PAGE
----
Monday, June 28, 2010
Again this summer, Wilde Lake Middle School will be getting a face lift. The enhancements this year include: new carpet, new tile and some minor renovations in the front office and in our Related Arts area. Over the next few weeks, I plan to post pictures showing the progress of our school's extreme make-over, II.
Today's edition shows how the furniture has been moved out of the classrooms and the carpet is being pulled up in the hallways. I want to thank Ms. Yetter for taking these pictures!
Thursday, June 24, 2010
By John-John Williams IV, The Baltimore Sun
June 24, 2010
Wilde Lake Middle School Principal Tom Saunders stood with his hand extended, welcoming the 161 eighth-graders to give him a high-five on the final day of their middle school career.
Many students slapped his palm with an enthusiastic crack. Others opted for a hug. And there were a number who were so overcome with emotion that they headed to the nearest adult to console them as they cried at the thought of leaving their beloved school.
Saunders was joined by the entire staff of the school Wednesday for its annual "clap out" ceremony, in which the adults line the halls leading to the school entrance to give the eighth-graders a final sendoff.
Leading into the school year, Saunders was slightly apprehensive about how he would be received by the school — especially by the eighth-grade class. He knew he was inheriting a school that was in turmoil after a 13-year-old student said she was sexually assaulted by two other students in a bathroom. The school's principal, Scott Conroy, was reassigned to another school, a move planned before the incident.
"I didn't know what my return would bring," said Saunders, who had worked as an assistant principal at the school eight years earlier. "But I was surprised by my welcome. The eighth-graders only had a year left. I was pleasantly surprised by their openness and willingness to accept the new rules."
Saunders came to the school and instituted a new set of rules and expectations he coined "The Wilde Lake Way." Hats and gum were no longer permitted on school grounds. He changed the design of the lockers in hallways, which also affected the flow of traffic between classes. He moved the bathroom where the assault took place so that it could be better monitored.
Saunders was also instrumental in getting the school two pilot programs that resulted in wireless Internet access and 180 new netbook computers. The additional computers mean that at any given time, almost every one of the school's 480 students has access to a computer. The influx of technology helped re-energize students and staff.
"I am leaving with a really positive attitude," said Jessica Wilson, a 15-year-old. "We've grown up a lot. We are ready to be in high school."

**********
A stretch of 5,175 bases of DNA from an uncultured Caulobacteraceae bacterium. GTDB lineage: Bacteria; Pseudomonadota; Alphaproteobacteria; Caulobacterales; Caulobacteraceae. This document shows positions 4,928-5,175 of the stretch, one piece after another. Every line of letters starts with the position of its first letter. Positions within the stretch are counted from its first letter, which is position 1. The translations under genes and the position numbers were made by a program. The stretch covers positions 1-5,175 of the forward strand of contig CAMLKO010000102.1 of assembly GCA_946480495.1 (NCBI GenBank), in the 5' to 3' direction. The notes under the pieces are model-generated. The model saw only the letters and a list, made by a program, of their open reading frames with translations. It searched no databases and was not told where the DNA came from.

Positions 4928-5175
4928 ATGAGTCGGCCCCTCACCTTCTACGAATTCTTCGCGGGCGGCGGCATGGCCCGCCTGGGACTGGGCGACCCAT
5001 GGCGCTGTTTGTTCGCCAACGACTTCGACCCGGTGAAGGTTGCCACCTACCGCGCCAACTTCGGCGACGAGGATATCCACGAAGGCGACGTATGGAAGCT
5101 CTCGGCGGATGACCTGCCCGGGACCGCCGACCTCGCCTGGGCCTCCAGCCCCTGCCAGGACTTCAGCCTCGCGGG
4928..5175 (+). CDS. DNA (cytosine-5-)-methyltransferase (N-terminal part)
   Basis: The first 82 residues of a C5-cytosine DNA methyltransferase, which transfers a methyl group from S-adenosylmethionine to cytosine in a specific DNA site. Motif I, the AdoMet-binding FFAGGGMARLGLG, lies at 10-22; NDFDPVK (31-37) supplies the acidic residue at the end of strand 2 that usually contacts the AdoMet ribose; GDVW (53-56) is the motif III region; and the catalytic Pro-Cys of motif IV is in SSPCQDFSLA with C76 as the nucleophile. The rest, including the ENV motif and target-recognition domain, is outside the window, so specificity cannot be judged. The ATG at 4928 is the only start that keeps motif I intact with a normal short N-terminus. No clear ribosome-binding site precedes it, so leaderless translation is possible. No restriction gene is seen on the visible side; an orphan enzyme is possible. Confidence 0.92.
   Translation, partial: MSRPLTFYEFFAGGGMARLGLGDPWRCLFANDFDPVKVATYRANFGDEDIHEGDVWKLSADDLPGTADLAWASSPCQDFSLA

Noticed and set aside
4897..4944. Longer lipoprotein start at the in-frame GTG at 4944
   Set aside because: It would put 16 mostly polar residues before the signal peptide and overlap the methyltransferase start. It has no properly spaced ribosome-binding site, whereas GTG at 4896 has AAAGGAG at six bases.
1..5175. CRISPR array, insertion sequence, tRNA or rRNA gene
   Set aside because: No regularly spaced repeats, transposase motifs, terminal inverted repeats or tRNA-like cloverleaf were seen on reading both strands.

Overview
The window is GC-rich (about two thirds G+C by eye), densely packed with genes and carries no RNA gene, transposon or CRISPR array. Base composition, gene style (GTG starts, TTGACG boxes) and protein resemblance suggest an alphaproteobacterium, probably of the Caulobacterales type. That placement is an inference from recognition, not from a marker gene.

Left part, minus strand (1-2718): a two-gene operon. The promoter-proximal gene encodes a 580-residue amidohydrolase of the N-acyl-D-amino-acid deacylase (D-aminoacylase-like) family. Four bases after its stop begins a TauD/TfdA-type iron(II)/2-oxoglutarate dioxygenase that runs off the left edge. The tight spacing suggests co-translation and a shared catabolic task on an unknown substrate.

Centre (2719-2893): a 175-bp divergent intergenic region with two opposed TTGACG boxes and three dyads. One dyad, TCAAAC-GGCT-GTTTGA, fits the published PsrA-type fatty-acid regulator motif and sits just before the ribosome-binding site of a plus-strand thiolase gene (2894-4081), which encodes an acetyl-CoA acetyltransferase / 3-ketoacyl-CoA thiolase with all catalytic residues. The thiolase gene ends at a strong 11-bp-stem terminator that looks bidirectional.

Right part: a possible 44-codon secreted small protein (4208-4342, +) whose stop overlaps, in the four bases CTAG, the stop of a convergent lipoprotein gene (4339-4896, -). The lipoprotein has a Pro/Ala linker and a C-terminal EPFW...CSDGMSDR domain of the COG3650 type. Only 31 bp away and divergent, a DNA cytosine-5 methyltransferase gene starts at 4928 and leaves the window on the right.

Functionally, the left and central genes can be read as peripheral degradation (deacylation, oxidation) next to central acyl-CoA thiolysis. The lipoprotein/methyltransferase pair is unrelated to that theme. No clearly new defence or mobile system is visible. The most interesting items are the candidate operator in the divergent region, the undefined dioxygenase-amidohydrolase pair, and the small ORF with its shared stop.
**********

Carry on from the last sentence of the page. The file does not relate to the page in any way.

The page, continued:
Adam Glass, a 14-year-old eighth-grader, said he and his mother have been pleased with the changes at the school.
"She's happy about the new principal," Adam said, adding that his older two siblings attended the school when Saunders worked there as an assistant principal. "She knew he was going to do a good job. I love this school. I'm sad to leave. All the staff has been really encouraging."
The staff morale is much better this year, according to Tricia Stewart, a special-education and science teacher.
"Tom really worked hard to foster positive relationships with each other," Stewart said. "The school as a whole has made a positive change in the right direction. I'm very pleased to be a part of this."
Alia N. Thomas, who teaches special education and reading, has worked at Wilde Lake Middle for the past 10 years, including when Saunders was an assistant principal.
"There's a more positive energy," she said. "He's very fair. I love the fact that he knows the kids by name. He talks to them. He has a big heart."
Saunders knows there is still much more work to be done.
"I would love to have more collaboration with parents," he said. "I would love to have more students getting on our honor roll. I want more students being recognized for academic excellence, and more staff being recognized for excellent ability to teach. And when Wilde Lake is mentioned, people feel positively about the brand."
Saunders' positive outlook was on full display as he boarded all the school buses just before they departed.
"Have a great summer everybody," he said repeatedly to the busloads of giddy, summer-bound students.
Then, Saunders gathered his staff in front of the school for a few last words.
"Thank you for an awesome year," he said.
Mary has done an outstanding job here at WLMS and I am confident she will do a wonderful job at her new school. Our loss is definitely PVMS' gain.
Congratulations Mary... you will be missed!
By John-John Williams IV
The Baltimore Sun's Inside Ed Blog
With the news of bullying still fresh on the minds of Marylanders, I thought I might pass along this article to you about new computer programs that help parents monitor bullies and predators on Facebook.
The programs GoGoStat Parental Guidance and Social Shield, are free Facebook apps that allow parents to monitor and set rules for their childrens' use of certain features of Facebook.
Parents can use the program to send alerts about abusive postings and potentially inappropriate contacts originating from a certain geographic range or from potentially questionable online acquaintances.
Here are a couple more: www.youdiligence.com and safetyweb.
Have any of you tried out these programs? Do you have any other programs to recommend?
Wednesday, June 23, 2010